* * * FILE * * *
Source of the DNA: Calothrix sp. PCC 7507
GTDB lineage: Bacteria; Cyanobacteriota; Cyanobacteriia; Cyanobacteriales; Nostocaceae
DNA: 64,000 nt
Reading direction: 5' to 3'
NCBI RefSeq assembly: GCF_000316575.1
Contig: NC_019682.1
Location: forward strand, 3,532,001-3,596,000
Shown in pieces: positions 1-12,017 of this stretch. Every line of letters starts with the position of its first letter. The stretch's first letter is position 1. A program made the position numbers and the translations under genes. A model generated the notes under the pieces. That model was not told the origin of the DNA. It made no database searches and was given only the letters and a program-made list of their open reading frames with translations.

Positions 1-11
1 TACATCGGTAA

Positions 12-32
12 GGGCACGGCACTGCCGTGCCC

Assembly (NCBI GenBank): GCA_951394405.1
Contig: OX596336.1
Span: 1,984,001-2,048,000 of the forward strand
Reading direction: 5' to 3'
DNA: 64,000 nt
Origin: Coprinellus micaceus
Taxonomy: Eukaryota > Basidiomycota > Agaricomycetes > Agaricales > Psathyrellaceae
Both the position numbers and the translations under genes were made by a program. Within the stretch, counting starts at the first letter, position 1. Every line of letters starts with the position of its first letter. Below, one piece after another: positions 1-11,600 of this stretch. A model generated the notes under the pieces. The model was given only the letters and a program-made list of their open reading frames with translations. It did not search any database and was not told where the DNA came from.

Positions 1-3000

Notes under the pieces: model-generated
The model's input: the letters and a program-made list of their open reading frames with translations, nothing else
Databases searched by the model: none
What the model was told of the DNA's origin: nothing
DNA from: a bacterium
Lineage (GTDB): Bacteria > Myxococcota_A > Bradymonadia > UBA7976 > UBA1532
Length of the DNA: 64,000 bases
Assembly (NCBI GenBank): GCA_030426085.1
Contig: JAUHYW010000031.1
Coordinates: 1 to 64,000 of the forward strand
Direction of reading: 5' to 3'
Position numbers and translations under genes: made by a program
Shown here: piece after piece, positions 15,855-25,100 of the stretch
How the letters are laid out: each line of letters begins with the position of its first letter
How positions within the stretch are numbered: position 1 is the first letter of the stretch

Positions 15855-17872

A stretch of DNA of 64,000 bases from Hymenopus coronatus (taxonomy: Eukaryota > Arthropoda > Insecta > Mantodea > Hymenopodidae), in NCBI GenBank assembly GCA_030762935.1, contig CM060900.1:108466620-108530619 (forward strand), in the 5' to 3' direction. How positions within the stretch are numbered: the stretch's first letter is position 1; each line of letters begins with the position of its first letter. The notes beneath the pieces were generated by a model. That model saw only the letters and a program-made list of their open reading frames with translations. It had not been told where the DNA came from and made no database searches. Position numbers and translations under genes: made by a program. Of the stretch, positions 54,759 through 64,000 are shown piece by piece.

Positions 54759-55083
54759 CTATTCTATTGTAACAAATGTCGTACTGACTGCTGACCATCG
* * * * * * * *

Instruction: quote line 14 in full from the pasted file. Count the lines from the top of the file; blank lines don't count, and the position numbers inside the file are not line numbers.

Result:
Contig: OX596336.1